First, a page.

Counting down to the launch date of Rockstar’s most ambitious and desirable game to date, Grand Theft Auto V, the Twinstick Gaming team are whetting appetites ready for launch by doing a retrospective of Rockstar Games’ greatest and most controversial hits.
Each day, on the run up to September 17th (GTA V’s worldwide launch day), we’re going to bring you a little slice of the history and controversy surrounding the projects Rockstar has chosen to undertake over the years and examine the evolution and maturation of their games. Today’s slice of the pie? Grand Theft Auto 2.
When looking back at 1999’s Grand Theft Auto 2from DMA Design (the precursor to Rockstar North), the one remarkable thing that stands out is how unremarkable it really was. Though it was commercially successful, critically speaking it was far from special. One of the biggest issues reviewers had with it at the time was that it really did little to improve upon the first GTA game. The graphics got a technical tweak that used 3D technology to add some depth to the city, but the format remained the same top-down, violent – yet – humorous romp through the city scenario.
It was given, as described at the time, a ‘retro futuristic’ setting that put it somewhere in the near future (in-game clues pointed to the year 2013, but other parts of the game hinted at the turn of the millenium), in a place simply known as ‘Anywhere City’. The city was broken down into three distinct locations: Commercial, Residential and Industrial. These areas offered something of a structure to the open world of GTA 2, each zone becoming harder than the last (especially when the heat was on. Each area had a maximum wanted level that varied from being chased down by SWAT units in Commercial, right up to a full blown Army response if your antics got too crazy in Industrial).
GTA 2 did try to introduce new game-play elements with the idea of ‘gang’ controlled areas of the city. The player, cast as criminal Claude Speed, could do missions for the various gang bosses spread throughout the city. It also allowed players to gain the ‘respect’ of certain gangs if you killed a member of a rival gang etc. Though you are never affiliated with a particular gang through anything other than your choice, the embracing of gang warfare was another potentially controversial touch paper for the series spark. This never happened really though, aside from a smattering of nay-sayers, the game never reached the fever-pitch outrage of the first. The Playstation and Gameboy Colour versions of the game even had some of the language and violence toned down to allow the game to be ‘T’ (Teen) rated in the US, opening it up to a wider audience. A very different prospect to what most people think of when the phrase ‘Grand Theft Auto’ is uttered.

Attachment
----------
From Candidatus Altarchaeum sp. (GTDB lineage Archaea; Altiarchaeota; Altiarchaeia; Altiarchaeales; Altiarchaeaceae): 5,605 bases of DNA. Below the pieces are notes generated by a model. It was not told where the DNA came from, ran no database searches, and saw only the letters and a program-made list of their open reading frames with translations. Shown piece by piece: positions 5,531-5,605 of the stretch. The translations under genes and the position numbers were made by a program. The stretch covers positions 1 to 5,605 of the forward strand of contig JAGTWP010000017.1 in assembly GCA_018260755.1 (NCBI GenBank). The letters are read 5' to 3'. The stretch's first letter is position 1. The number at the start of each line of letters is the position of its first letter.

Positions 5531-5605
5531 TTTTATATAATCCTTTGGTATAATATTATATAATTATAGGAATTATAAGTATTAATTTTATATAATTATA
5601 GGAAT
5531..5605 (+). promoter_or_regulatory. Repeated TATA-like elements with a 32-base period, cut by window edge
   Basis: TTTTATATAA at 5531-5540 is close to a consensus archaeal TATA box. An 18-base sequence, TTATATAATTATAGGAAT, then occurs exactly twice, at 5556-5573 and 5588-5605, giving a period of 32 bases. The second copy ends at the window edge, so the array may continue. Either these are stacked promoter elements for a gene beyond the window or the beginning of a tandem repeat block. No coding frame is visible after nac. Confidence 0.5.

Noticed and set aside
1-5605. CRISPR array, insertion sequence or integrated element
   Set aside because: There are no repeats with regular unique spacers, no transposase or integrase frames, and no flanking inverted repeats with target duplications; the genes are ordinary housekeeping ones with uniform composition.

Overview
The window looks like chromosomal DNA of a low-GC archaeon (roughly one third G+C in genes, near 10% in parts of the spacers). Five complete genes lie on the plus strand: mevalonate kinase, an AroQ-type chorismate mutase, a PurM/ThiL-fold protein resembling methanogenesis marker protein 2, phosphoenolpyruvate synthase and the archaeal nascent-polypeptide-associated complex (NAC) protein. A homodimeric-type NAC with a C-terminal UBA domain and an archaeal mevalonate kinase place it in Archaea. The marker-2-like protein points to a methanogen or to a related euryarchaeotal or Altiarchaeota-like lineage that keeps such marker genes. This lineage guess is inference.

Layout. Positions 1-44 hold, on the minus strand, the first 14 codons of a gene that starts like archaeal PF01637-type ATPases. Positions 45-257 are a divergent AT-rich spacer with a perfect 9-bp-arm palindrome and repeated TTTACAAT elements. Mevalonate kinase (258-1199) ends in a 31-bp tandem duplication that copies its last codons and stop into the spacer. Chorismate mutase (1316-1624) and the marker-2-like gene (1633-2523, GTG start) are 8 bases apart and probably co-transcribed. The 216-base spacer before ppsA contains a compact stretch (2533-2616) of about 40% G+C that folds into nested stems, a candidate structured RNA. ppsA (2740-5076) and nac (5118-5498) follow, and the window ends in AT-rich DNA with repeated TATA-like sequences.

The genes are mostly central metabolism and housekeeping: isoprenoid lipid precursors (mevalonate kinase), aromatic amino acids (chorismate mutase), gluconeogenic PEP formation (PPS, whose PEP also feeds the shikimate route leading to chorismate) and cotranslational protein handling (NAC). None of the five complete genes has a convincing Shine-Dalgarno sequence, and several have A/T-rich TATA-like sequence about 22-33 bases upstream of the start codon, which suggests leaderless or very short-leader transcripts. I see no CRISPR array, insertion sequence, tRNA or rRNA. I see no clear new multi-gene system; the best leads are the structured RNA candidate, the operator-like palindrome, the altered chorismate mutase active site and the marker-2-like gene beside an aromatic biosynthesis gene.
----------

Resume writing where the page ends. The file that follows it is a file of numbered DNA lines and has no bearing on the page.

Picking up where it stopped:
However, the biggest controversy surrounding GTA 2 and the thing that helped it fly off the shelves, was simply that it was ANOTHER Grand Theft Auto game. It literally rode to success on the shirt-tails of its predecessor.
Ironically enough, the thing that helped it sell was precisely what critics didn’t like about it. As the Game Spot review said at the time: “at its core, GTA 2 is the same old game’.
1999’s GTA 2 (along with an expansion pack for the original called GTA: London, 1969 released the same year), DID mark a very important change and pivotal moment for the franchise. The introduction of writers Dan and Sam Houser.
The brothers Houser were the co-founders of, the soon-to-be-globally-recognised, Rockstar Games and, alongside working as writers for GTA 2, were also responsible for publishing the game under the Rockstar label.
An inauspicious start for the founders of the games company the media would grow to love to hate. Writers and publishers of perhaps the LEAST controversial game of the series.
Of course, it was in 2001’s sequel, Grand Theft Auto III, that these changes – along with numerous other groundbreaking, jaw dropping changes in game world and technical advancement – would REALLY be felt. Along with perhaps the most contentious game-play element the series would ever see.
Richard is a father, teacher, gamer and writer. He believes that The Last of Us is the finest game ever made, feels that the StarWars Saga should only be watched in ‘the Machete order’ and once cleared Legend of Zelda: Ocarina of Time in one sitting. Took him 20 hours, four cups of tea and a sausage roll. You can follow him on twitter @vigilantesanta.